Are insurers facing a “Wikipedia moment?” The short answer to this intriguing question, Lemonade Co-founder and CEO Daniel Schreiber recently told a rapt audience, is that elements of their business model are indeed at a turning point. And this could have huge implications for an industry that technology is increasingly transforming.
Schreiber, who presented the closing keynote address at National Underwriter’s Annual Insurance Executive Conference, held in New York City, posed this query to the session’s attendees as a warning. His message: If they don’t revamp their customer-facing web portals and mobile apps, and their adversarial relationship with customers, then they stand to lose business to competitors. Not least among them are tech-savvy, millennial-attuned, peer-to-peer companies like Lemonade, which is spearheading an innovative approach to the delivery of homeowners’ and renters’ insurance.
To the ramparts!
Or perhaps a revolution. That’s how Schreiber described the heavily trafficked reference source that he’s seeking to emulate in impact: Wikipedia, a “free-as-in-freedom” online encyclopedia to which anyone can contribute entries. Since the non-profit’s launch in 2001, legions of encyclopedia buffs have.
What Your Peers Are Reading
Fifteen years later, it is Wikipedia — not Encyclopædia Britannica, the reigning reference source of the last century on all branches of knowledge — that now owns the space. The world’s 6th most highly visited website, Wikipedia boasts on a monthly basis 18 billion page views and 117 million unique visitors in the U.S. alone.
The Wikipedia effect, an exponential improvement on the dissemination of knowledge — content revised 15 times per second, available instantaneously and at no cost to the reader — was achieved not by tinkering with existing methods, but through a top-to-bottom rethinking of knowledge flow. And it’s this order-of-magnitude gain that next-generation carriers like Lemonade aspire to achieve in the insurance space.
“At Lemonade, if we set out to do 10 percent better than the incumbent carriers, we’d fail because they’re so much better at what they do,” said Schreiber (pictured above at the NU keynote. Click on image to enlarge). “Paradoxically, it’s less crazy to try to do something 10 times better than the incumbents. That’s because a 10X improvement forces you to go back to first principles and to think about radically different ways of doing things.”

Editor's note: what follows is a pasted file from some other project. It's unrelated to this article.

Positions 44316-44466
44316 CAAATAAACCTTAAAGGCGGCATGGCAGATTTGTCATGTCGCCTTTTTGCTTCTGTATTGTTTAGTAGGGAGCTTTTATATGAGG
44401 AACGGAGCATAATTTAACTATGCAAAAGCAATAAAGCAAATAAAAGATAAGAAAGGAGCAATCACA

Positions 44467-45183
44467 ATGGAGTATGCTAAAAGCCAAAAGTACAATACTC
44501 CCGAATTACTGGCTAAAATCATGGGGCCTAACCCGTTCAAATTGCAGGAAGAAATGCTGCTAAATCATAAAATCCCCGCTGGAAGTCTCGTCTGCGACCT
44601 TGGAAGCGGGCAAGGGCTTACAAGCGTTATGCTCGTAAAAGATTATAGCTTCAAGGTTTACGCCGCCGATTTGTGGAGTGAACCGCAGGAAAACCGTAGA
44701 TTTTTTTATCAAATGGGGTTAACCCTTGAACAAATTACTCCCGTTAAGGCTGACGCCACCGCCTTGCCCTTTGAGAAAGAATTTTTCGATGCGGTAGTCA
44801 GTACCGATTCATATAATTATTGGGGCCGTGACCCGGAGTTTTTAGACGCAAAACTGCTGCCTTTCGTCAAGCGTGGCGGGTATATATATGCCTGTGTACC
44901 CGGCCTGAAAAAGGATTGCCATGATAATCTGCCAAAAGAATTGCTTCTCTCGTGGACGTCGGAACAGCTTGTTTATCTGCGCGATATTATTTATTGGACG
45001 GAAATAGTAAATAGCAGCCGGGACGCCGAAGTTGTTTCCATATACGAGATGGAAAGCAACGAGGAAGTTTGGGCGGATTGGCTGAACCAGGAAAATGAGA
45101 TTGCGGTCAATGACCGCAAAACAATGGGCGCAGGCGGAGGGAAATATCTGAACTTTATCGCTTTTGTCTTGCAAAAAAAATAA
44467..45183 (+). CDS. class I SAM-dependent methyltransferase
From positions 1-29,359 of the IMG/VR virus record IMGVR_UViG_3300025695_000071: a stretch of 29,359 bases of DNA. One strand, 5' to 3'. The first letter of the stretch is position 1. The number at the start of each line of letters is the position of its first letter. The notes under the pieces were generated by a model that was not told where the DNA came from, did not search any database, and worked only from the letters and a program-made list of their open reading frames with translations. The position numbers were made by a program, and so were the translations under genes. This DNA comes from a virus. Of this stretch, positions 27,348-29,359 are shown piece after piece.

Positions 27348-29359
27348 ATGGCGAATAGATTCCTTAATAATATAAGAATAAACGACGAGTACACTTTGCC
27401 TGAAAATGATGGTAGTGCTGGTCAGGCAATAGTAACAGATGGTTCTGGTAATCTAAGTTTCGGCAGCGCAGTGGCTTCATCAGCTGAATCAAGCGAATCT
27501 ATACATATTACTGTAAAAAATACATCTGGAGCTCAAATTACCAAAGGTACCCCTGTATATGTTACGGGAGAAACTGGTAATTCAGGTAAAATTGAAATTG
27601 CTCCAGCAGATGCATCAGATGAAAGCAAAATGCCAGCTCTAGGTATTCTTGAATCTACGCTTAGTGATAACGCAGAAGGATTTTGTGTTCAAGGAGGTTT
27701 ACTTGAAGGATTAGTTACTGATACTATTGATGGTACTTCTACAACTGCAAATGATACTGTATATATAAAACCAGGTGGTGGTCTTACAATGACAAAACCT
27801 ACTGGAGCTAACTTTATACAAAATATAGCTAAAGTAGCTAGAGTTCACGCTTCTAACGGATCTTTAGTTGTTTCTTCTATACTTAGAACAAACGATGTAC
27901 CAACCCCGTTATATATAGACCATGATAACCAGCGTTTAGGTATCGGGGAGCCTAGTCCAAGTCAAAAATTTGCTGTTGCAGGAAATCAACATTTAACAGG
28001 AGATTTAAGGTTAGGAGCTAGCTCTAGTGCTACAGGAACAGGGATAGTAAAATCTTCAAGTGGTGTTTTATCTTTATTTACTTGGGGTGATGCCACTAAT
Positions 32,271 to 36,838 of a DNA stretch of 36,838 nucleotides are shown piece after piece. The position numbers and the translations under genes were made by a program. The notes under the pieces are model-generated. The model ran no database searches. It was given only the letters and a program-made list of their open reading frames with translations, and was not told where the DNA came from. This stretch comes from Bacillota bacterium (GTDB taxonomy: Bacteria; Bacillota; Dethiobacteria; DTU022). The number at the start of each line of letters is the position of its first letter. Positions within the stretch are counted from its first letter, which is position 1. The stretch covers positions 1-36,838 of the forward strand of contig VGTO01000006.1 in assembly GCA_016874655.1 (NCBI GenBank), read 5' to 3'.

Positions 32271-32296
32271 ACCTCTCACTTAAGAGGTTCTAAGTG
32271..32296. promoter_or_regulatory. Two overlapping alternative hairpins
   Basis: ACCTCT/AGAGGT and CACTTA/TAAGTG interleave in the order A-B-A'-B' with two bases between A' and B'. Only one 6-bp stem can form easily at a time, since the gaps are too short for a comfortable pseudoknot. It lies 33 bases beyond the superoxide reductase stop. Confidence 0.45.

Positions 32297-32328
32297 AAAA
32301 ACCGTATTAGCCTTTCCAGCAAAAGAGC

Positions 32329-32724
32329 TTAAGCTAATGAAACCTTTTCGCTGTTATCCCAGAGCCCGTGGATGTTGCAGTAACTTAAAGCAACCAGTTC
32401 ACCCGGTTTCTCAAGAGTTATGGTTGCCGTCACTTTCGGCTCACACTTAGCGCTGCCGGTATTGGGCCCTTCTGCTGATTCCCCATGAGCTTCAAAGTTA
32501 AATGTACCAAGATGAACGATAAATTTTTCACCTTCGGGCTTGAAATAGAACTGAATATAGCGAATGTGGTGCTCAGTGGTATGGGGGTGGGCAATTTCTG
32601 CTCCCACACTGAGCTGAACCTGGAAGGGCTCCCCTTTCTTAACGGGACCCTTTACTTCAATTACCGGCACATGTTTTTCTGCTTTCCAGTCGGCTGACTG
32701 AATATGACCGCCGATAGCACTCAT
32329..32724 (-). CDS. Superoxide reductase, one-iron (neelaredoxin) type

Schreiber invoked a hypothetical game that, though initially profitable for all has, after several rounds, yielded zero dollars for each participant because of mutual distrust among the players. (Photo: iStock)
From lemons to Lemonade
Radically different is an apt description. When people apply for insurance from Lemonade, they are asked to pick a charity to contribute to. Lemonade takes its cut on premium payments, a 20 percent management fee. Half of the remaining 80 percent buys a mix of internal and external reinsurance (from Lloyd’s of London, among other companies) to help cover claims. At the close of a policy period, funds not needed to satisfy claims (on average, less than 40 percent of premiums dollars) are disbursed from a “Giveback” pool to policyholders’ designated charities.
Why not keep the funds for the company’s benefit?
“I don’t want the money,” said Schreiber. “It’s the root cause of the adversarial relationship between the insurer and policy owner. When you make a claim, I don’t want ever to be in a position of doubting whether I should pay.”
Elaborating, Schreiber noted that the interests of the policy owner and insurer are fundamentally at odds: One has an interest in securing the contract benefit, the other in denying claims. This misalignment of aims leads to distrust between the parties — and bad behavior.
Often, the policy owner will “embellish” a claim or engage in outright fraud to secure a larger than justified payout. Conversely, the insurer may impose unreasonable conditions before agreeing to distribute policy proceeds.
“Twenty-five percent of Americans tell people that it’s okay to embellish claims,” said Schreiber. “That’s shocking. Fraud is a huge problem in all sectors of industry. People defrauding insurance companies are not hackers from Ukraine. They’re us — upstanding, law-abiding citizens — people who in other situations would not be tempted into acting dishonestly.”